How To Impersonate A Yes Man


"There’s a new dawn rising at Shell," a short man with a megaphone tells a group of people wearing white chemical suits. "We’re sorry for the gas flares that make your rivers toxic."

International petrochemical company Shell has apparently chosen The Hague, in the Netherlands, as the place to come clean about human rights violations in the Niger Delta. It’s an anti-climatic affair. The square where the group has gathered is nearly empty. The white-suited folk are claiming to be Shell workers — but the dreadlocks and unkempt hair some of them sport are a giveaway.

After the group forms the word "sorry" with their bodies, they cheer. "Boo," say some teenage boys playing hacky sack nearby.

It’s been a not-so-successful stunt for activist pranksters and corporate impersonators The Yes Men, who organised the crowd in The Hague, in conjunction with Amnesty International, at the Movies that Matter Festival. Shell’s PR complained that the accusations levelled at the company misrepresented the complexity of the situation. Other stunts have certainly generated much more publicity.

The man with the mic is Mike Bonanno, one of the group’s frontmen, who is in Europe to promote their latest film, The Yes Men Fix the World.

Bonanno is not actually who he says he is. His real name is Igor Vamos, which he claims is an unconvincing name to use if you’re dressing up as the spokesperson of a Fortune 500 company or trying to fool the US Chamber of Commerce. 

Vamos was full of energy during the Shell Apologises stunt and the audience responded gleefully to his film. Later, slumped on a hotel lobby floor in a secondhand suit, he admits to a bit of fatigue after only three hours sleep: another day in the life of an independent filmmaker dealing with DIY distribution and publicity.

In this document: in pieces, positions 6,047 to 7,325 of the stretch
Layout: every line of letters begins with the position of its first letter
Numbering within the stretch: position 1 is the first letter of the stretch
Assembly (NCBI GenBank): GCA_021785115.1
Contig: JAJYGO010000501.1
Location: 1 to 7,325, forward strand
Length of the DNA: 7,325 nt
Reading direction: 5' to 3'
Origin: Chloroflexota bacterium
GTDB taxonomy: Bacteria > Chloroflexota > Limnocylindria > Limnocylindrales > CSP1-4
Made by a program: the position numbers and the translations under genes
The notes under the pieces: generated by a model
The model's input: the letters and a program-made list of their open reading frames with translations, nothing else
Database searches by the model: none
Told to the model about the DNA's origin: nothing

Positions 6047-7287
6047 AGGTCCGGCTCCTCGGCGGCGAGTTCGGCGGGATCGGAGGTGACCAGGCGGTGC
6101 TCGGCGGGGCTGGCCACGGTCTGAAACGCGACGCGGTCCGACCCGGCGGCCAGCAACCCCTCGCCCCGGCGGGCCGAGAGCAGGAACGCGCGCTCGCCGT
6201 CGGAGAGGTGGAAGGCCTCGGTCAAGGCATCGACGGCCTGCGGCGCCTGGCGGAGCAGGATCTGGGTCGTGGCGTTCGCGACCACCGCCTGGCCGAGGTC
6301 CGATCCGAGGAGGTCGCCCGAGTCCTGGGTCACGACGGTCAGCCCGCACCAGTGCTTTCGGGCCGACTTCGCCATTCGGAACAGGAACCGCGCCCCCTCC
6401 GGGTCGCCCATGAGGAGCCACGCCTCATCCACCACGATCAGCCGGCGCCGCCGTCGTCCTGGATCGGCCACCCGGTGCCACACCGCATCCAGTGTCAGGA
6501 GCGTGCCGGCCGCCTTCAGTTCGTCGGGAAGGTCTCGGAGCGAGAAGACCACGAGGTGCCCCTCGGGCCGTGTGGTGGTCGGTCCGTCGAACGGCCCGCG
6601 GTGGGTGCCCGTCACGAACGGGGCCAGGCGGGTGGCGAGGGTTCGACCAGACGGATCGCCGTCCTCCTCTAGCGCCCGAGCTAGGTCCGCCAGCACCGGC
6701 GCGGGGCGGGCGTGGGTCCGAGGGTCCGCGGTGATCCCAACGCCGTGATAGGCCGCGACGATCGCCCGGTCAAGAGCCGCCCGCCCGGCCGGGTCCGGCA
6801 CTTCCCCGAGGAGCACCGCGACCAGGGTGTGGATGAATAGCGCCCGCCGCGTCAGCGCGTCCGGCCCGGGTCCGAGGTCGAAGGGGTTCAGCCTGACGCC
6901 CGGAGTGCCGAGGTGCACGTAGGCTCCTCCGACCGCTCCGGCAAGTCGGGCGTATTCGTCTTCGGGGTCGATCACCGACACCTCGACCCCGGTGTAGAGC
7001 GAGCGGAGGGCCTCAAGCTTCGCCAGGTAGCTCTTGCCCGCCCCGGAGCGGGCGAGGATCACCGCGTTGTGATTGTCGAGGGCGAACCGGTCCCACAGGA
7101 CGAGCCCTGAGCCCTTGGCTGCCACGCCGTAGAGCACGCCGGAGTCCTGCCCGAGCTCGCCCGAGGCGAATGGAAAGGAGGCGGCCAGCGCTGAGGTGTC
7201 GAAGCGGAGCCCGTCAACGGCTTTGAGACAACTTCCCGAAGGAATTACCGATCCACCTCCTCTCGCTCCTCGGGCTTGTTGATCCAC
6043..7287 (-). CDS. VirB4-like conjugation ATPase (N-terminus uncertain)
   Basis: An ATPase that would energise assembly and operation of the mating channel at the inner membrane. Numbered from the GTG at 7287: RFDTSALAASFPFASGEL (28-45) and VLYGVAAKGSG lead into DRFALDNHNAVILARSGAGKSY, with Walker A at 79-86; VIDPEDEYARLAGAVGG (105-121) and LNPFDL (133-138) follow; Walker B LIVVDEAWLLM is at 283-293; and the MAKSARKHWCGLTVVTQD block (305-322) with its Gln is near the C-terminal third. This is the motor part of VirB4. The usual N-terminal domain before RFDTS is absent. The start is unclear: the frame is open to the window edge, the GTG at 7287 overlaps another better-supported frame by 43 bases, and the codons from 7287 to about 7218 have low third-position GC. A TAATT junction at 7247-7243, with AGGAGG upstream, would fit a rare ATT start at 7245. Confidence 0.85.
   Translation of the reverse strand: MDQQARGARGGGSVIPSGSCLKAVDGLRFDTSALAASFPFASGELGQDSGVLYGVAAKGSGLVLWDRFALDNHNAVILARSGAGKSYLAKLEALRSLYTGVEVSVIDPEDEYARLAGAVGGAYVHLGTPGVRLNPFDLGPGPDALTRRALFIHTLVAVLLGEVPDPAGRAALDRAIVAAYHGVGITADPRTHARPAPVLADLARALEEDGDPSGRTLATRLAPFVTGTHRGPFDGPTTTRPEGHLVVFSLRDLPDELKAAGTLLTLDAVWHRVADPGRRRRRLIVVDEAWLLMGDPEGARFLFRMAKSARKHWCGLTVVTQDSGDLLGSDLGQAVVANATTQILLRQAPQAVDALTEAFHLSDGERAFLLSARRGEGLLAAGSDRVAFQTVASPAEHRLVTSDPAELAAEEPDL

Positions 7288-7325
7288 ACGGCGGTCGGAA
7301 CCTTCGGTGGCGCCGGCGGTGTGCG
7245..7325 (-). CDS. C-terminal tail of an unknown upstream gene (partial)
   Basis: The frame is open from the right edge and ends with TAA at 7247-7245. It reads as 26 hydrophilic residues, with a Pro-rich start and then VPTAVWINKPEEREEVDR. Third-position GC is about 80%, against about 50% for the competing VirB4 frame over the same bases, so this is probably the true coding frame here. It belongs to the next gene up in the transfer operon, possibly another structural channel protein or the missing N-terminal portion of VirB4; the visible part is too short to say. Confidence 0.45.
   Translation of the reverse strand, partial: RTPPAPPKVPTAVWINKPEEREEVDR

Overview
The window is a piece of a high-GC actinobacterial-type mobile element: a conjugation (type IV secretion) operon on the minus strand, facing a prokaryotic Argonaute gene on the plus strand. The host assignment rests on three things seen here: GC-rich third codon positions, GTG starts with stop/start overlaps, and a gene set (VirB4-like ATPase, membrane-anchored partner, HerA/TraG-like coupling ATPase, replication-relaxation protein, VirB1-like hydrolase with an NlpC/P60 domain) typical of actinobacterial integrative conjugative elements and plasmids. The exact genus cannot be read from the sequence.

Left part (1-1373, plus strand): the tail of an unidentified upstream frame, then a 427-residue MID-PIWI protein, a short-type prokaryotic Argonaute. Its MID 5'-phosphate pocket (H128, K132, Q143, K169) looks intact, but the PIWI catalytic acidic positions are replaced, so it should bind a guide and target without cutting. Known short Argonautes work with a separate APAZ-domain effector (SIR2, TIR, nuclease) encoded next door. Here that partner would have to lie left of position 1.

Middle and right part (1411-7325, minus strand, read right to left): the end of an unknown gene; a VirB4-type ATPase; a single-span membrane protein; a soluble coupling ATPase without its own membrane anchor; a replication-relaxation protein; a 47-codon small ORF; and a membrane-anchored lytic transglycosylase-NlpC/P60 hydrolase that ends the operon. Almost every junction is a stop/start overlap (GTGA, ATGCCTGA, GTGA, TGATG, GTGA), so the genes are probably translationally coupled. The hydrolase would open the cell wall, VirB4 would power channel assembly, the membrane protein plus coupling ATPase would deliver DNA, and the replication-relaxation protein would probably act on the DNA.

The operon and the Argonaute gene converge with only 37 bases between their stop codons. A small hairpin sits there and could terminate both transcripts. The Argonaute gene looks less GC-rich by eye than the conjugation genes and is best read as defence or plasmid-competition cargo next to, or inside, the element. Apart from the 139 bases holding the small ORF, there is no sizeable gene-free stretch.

"Our international distribution for the film has been a bit of a joke. You know, we have a sales agent, a US sales agent takes a cut of that, and then you slowly end up divvying up this non-existent pie," Vamos tells

The movie won an audience award at the Berlin International Film Festival last year and has toured the world, but The Yes Men still aren’t reaping financial profits, Vamos claims.

So far Vamos and his fellow Yes Man Andy Bichlbaum (real name Jacques Servin) have lost money on both The Yes Men Fix The World and the 2003 The Yes Men. Both have full-time academic jobs and they fund their films with their own money and the help of friendly individual "investors", he says. "There are at least 100 people in the credits for our movie, and I think none of them were paid."

While their films might not be lucrative, there’s more than financial gain at stake. Vamos says that short of changing public opinion, "I think that we are changing minds, and encouraging some people to push their ideas further, encouraging a lot of young people."

At Q & A sessions after screenings at universities, Vamos says the same issue is always raised by students: "Everybody’s telling them there’s a great risk in engaging in some kind of activism, that they might not get a job."